To be black in America: One family’s story

The Dallas Morning News today provides an intimate glimpse of a Texas family.

Dad is a partner in a law firm. Mom is a pastor. Both have college degrees. They’re raising three sons in a “safe” Dallas neighborhood. They’re living the dream and doing, as Frances Cudjoe Waters — the mother — everything America says they should do.

And yet, they suffer from racism in the country that refuses to acknowledge a basic truth: No matter their credentials or accomplishments, they’re still black.

A hotel employee ignored their family at the front desk, only to help a white customer in line behind them. Was he racist, or did he just overlook them? A white guy at the airport rolled over Frances’ foot with his suitcase and refused to apologize. Was he racist, or simply rude? Kids at school joked that their son and other black students looked like a gang. When will it end?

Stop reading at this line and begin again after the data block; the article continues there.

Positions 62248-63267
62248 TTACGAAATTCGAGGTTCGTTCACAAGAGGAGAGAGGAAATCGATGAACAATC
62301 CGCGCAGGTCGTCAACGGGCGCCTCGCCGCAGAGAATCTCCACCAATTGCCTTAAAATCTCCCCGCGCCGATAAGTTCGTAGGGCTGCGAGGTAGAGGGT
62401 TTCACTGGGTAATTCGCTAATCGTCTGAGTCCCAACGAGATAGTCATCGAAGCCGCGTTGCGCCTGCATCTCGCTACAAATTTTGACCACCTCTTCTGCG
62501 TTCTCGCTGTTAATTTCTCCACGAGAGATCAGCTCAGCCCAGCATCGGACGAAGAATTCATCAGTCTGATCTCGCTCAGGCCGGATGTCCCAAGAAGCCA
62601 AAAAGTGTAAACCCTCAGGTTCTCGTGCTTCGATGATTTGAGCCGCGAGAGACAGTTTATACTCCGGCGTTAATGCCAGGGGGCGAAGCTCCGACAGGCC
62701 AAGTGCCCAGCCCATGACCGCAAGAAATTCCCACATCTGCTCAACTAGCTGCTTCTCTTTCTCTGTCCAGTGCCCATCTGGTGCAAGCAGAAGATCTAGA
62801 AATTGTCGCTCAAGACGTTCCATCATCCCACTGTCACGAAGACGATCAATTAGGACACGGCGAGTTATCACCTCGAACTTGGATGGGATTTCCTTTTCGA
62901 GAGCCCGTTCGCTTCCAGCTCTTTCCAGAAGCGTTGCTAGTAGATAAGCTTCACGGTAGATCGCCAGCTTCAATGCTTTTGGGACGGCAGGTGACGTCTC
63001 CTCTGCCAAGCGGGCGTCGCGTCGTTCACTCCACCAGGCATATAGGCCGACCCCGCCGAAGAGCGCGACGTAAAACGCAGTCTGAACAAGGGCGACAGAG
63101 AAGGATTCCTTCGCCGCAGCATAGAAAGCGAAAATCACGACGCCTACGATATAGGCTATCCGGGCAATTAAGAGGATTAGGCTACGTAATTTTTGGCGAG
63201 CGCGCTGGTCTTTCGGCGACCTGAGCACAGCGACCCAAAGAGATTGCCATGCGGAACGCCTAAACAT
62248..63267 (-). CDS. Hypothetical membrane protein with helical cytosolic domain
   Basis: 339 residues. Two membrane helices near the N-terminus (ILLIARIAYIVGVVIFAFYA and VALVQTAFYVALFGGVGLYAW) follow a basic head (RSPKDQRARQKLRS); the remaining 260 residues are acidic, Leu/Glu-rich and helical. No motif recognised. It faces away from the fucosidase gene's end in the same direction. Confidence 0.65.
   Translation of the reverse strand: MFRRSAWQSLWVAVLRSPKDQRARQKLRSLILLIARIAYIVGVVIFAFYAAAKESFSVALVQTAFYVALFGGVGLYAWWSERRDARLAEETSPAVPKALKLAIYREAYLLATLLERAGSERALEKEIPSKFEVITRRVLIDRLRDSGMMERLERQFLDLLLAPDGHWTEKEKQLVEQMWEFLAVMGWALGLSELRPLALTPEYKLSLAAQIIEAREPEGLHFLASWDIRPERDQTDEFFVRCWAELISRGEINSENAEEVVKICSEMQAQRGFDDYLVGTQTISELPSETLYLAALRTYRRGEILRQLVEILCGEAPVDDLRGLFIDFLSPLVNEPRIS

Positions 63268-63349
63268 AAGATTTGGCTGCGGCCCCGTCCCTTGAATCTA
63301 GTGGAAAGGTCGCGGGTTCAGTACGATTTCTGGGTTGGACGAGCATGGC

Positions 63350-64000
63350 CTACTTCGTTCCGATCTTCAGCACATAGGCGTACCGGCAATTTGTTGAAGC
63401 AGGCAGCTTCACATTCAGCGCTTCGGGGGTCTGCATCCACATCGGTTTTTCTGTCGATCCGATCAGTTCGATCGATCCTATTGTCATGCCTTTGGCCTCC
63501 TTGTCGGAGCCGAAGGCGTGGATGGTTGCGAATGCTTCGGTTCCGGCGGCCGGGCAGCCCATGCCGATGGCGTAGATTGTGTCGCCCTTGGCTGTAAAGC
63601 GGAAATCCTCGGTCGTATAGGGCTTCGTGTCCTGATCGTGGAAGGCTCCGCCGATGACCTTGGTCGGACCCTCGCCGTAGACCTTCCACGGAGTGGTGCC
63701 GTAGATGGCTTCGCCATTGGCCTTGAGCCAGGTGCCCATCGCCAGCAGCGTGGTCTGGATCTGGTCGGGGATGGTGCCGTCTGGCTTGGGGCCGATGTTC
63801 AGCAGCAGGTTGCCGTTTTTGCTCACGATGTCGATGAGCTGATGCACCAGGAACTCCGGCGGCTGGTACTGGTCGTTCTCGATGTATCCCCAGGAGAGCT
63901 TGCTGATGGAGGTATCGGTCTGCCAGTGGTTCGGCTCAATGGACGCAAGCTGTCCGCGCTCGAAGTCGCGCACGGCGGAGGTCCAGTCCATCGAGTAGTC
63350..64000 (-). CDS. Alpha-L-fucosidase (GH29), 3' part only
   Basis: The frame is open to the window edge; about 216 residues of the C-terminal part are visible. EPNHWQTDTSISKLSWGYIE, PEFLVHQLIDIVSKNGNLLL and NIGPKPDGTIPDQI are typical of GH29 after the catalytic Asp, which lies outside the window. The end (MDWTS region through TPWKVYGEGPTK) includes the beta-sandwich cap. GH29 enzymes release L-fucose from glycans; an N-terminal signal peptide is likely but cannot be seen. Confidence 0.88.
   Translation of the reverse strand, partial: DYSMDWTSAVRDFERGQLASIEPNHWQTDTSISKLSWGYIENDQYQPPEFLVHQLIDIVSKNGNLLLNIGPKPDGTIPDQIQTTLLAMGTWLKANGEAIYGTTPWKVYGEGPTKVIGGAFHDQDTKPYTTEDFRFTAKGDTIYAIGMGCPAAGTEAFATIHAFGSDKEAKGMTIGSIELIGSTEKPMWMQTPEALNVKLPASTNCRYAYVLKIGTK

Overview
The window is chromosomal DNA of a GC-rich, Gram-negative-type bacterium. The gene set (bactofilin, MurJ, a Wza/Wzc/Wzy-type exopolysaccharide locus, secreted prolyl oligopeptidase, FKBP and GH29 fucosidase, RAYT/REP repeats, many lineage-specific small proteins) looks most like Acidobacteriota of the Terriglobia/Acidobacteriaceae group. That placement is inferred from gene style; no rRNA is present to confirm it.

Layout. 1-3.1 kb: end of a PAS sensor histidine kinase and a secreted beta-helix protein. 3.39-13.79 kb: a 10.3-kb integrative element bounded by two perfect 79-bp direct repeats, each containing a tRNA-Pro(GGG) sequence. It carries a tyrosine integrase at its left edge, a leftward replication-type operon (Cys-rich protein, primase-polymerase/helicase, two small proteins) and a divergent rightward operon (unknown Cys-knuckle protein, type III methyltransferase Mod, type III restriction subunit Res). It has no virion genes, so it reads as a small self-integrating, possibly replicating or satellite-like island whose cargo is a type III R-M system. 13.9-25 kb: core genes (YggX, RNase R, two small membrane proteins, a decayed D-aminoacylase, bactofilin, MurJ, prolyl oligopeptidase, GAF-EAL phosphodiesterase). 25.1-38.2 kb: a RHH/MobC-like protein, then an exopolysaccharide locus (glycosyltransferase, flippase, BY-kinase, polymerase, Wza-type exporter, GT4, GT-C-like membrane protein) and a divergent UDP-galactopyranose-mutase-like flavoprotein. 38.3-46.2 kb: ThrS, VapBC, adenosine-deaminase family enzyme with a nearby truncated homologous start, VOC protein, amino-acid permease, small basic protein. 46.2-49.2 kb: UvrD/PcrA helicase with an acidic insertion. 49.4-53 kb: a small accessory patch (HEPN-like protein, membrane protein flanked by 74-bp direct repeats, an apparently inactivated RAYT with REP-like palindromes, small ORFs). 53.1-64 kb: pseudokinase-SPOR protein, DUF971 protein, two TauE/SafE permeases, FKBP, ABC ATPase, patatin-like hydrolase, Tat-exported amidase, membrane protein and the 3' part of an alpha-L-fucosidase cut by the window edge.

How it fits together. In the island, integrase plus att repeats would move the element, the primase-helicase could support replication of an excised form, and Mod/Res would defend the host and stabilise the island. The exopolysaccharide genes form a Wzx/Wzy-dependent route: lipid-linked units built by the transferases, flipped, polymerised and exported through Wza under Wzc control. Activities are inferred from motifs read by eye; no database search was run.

The Morning News notes that the daily examples of racism — far, far away from the headlines that send people to their corners in a great divide — is one that white America can’t acknowledge.

James usually wears quality suits because he thinks that’s how a professional should dress, but also because a part of him understands that he is perceived differently because of his race. On more than one occasion, he says, he has gone out to lunch with clients and been mistaken for a waiter. Another time, when he was hosting an event at the museum, he was mistaken for the security guard.

“You shouldn’t have to have credentials to not be treated this way,” Frances says.

It’s a sensitive look into the life of one family, and well worth a read.